"I just don't want to put anymore stress on the family."
I think there’s a level of disparity in terms of what modern audience perceive horror to be. Like any genre it’s impossible to make a generalisation about whether or not it’s descended in quality as a whole, but I can wonder why it’s become more difficult to define horror in any traditional sense. Personally I find horror to be at its strongest when it reaches the viewer on a psychological level as well as a visceral one. But then again don’t dramas do that with their depiction of grief and emotional suffering? This brings me onto ‘Hereditary’.
When her domineering and controlling mother passes away, Annie Graham (Toni Collette) works to maintain her family’s structure as her husband and two kids each cope with the loss. But Annie begins to unravel cryptic and disturbing secrets about her family’s ancestry, and amid the shadows of the past also lie a turbulent conflict within the family that threaten to consume the entire household.
Another key aspect about horror is trying to find a universal sense of fear to tap into. For all the visceral shock you can inject into a movie that will terrify one audience member, you are just as likely to find another that will be undeterred by that same aspect. This is the foremost reason why I believe that horror needs to reach deeper than just an initial shock to feel truly resonant. It has to embody an empathetic sense of fear that can hold a presence within the mind of the viewer. ‘Hereditary’ achieves this more capably and confidently than almost any other horror film I have seen in recent years.
For a majority of Ari Aster’s directorial debut you will not experience jump scares or sudden impacts. But rather a seeping and all-consuming sense of dread that permeates every aspect of the final product. There are so many framing and compositional choices that simply feel unnerving by design, so many moments of deathly silence that evoke an air of suspense and an unwavering tone of dread which repeatedly assures the audience that every place they once thought was safe is not.
There is an upsetting quality to the fear of ‘Hereditary’ that distinguishes it as a deeply powerful work of filmmaking. Much in the same way that William Freidkin took a story of demonic possession and framed it as a story of a mother watching the unbearable suffering of her only child in ‘The Exorcist’, Aster takes the supernatural trappings of a horror film and stages it as an unspeakably troubling family dynamic. He bestows his characters with depth and emotional resonance, only to then rip their lives apart piece by piece. The result is pure emotional devastation that is made all the more affecting by the primeval terror the supernatural elements of his story evoke.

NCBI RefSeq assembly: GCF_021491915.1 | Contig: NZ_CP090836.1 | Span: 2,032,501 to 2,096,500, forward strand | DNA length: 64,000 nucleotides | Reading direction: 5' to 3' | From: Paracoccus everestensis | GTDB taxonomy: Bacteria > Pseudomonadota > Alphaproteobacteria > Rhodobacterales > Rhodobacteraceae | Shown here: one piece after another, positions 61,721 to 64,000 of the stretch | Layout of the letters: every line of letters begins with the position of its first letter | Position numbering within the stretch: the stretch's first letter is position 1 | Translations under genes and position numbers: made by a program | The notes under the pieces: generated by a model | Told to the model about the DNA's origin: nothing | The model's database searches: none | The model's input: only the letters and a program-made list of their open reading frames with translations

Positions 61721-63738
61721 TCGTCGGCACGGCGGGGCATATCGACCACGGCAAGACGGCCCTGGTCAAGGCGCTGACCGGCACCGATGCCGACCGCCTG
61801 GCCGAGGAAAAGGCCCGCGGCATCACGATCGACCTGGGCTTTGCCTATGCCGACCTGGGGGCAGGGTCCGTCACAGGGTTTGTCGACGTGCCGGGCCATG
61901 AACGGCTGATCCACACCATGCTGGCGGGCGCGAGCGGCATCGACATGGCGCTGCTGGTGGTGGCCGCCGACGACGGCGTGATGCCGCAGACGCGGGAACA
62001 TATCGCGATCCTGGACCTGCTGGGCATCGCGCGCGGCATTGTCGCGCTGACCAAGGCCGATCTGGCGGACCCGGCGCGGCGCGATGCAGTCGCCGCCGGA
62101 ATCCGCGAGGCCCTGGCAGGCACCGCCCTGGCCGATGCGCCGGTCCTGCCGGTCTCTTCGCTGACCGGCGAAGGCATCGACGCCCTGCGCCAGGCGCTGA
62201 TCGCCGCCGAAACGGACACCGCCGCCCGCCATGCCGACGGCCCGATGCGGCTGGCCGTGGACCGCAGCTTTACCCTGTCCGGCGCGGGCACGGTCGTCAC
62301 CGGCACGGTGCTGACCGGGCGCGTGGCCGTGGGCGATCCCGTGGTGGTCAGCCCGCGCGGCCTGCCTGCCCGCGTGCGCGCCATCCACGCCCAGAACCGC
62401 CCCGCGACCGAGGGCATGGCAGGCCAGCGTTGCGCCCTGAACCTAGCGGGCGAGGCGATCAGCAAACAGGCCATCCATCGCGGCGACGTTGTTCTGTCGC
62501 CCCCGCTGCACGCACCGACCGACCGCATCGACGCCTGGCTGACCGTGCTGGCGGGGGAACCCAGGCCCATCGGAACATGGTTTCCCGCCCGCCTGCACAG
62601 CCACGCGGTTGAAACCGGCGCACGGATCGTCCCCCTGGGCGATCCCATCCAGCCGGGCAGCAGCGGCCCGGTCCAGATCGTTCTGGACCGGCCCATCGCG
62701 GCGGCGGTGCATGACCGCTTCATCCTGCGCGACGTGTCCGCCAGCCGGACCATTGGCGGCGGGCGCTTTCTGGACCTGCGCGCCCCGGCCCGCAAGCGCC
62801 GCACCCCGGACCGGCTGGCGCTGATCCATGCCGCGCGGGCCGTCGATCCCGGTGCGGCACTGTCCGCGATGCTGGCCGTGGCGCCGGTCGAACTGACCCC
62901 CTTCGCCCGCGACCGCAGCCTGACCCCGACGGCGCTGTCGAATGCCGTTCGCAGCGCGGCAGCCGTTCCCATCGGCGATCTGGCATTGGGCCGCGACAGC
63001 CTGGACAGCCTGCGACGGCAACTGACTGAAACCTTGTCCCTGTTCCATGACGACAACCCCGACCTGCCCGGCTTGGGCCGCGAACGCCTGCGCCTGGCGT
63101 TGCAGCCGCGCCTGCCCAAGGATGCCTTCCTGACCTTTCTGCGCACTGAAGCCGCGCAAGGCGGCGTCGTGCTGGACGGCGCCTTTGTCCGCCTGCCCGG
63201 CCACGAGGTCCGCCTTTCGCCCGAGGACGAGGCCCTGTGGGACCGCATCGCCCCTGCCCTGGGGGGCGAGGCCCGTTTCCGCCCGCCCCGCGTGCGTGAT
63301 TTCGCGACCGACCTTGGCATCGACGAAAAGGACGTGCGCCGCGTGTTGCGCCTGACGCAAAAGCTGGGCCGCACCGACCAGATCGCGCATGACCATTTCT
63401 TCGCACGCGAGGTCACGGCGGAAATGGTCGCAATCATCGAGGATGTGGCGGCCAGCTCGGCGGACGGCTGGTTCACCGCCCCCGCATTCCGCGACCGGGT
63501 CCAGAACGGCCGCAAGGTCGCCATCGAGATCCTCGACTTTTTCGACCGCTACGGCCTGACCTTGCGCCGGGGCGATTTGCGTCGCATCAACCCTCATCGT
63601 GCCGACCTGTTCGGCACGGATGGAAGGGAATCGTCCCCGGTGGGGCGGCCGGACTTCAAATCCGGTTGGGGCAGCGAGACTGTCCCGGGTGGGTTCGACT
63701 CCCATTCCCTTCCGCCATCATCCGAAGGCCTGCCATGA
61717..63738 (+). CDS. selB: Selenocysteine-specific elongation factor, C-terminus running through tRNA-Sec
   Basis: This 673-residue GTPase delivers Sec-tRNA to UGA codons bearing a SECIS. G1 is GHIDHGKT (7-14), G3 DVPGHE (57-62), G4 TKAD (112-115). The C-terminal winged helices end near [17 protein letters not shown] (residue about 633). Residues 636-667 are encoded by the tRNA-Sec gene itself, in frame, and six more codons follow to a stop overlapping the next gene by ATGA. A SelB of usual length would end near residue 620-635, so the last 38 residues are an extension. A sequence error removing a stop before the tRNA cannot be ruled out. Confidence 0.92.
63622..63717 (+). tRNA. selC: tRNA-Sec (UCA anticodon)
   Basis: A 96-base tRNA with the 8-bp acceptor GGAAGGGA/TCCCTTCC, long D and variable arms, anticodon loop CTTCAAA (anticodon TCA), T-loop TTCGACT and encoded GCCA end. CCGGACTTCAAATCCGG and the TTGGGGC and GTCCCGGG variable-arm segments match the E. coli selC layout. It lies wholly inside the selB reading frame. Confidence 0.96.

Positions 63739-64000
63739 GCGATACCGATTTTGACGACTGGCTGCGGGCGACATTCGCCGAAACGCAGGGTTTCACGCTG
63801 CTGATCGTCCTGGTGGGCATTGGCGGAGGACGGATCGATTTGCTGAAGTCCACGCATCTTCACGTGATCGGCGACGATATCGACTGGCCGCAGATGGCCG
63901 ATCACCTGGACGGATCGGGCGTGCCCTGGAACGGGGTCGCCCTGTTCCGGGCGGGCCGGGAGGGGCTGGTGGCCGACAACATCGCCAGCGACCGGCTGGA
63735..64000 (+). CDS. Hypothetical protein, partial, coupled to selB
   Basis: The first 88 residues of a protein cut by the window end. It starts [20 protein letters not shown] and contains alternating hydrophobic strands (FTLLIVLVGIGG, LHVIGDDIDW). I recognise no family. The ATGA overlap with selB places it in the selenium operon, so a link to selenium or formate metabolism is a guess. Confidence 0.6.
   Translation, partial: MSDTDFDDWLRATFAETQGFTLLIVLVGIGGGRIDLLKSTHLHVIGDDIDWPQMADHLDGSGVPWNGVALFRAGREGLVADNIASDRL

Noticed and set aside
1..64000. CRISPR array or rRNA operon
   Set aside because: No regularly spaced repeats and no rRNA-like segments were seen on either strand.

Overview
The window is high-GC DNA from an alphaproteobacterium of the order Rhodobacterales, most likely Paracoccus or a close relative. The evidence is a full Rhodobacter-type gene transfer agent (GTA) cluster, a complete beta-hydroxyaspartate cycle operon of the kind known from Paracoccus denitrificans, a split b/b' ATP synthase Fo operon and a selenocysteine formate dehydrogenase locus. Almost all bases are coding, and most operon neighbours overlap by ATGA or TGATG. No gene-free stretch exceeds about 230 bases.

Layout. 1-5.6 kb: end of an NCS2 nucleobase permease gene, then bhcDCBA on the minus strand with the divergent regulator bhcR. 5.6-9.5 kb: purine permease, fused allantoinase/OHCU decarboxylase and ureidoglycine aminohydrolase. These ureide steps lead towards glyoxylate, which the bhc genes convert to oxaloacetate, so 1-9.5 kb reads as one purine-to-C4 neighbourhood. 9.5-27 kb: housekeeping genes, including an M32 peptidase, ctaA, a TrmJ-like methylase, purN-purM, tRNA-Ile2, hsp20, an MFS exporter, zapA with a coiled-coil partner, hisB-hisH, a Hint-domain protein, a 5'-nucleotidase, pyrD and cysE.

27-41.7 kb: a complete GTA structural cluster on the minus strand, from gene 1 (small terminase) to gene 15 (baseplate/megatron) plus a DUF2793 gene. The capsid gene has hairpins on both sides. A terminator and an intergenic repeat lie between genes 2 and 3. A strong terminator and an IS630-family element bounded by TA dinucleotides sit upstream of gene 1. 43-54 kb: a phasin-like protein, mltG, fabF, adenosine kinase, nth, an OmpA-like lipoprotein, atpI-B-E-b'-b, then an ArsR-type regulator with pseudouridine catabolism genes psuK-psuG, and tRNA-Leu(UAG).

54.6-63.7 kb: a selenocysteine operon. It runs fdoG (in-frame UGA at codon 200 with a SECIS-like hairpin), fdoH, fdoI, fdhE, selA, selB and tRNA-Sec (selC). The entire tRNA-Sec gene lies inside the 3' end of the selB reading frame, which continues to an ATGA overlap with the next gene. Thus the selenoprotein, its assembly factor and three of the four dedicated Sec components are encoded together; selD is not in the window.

Much of that emotional output is conveyed by the performances, which are phenomenal in of themselves. Though creepy children are a trope of many horror films, Milly Shapiro’s performance is chilling enough to make one forgive the cliché. Her vacant stares and incessant characteristics give the character an almost otherworldly presence. There’s a desperation to Alex Wolff’s performance that is just as unsettling as the events that occur to his character. Then there is Toni Collette who displays a masterful balance, much like the film as a whole, in conveying of the momentary horror being experienced by the character with the deeper existential angst that makes said horror feel long lasting. Through her depiction of Annie you get a clear outline of her progression across the movie as her grasp on reality slowly deteriorates and the defences around her fragile emotional state gradually crumble away.
The sound design of 'Hereditary' is fantastically evocative, creating a pulsating rhythm that hangs over the certain scenes like an ominous shadow. Speaking of which the lighting within the film also does brilliant work to communicate to the audience that something is truly deeply wrong within the story without overtly stating it, which in turn only increases the irrational paranoia that plagues every character within the film. The cinematography is also stunning, framing picturesque shots that make the violence within them so much more unsettling. It conveys its story through a pure visual medium so confidently whilst also leaving a suitable amount of ambiguity. As upsetting as 'Hereditary' is part of me is also looking forward t revisiting it and uncovering the hidden nuances within its script and direction.
Throughout the film Aster’s camera takes on an omnipotent presence within the lives of Annie and her family. It glides smoothly through their house as if watching from afar, but also never hesitates to observe their pain in excruciating detail. With each new trauma comes a wave of emotional expression which is often the most excruciating aspect of the film. The film is structured so as to fit these surreal horror elements into the gaps left by relatable family drama which just allows it to tap directly into a viewer’s inner fears. Having dragged you into its dreamscape, Aster refuses to release you until this nightmare has reached its crescendo.
When ‘Hereditary’ does reach its climax, it embodies a such an intense level of insanity that the tonal shift alone is unsettling. If the movie seems slow during its first half it is because Aster revels in using suspense to imply something unimaginably horrible is about to happen, playing with our far of the unknown. But then during its third act ‘Hereditary’ presents us with a series of events that are indeed more terrifying than anything we could have envisioned. Not just for the supernatural torment they impose, but for the sheer psychological damage they inflict upon the characters and ourselves.
‘Hereditary’ is a uniquely terrifying horror movie, one that is truly upsetting in a manner so powerful that it can be classed as a horror by merit of its emotional trauma alone.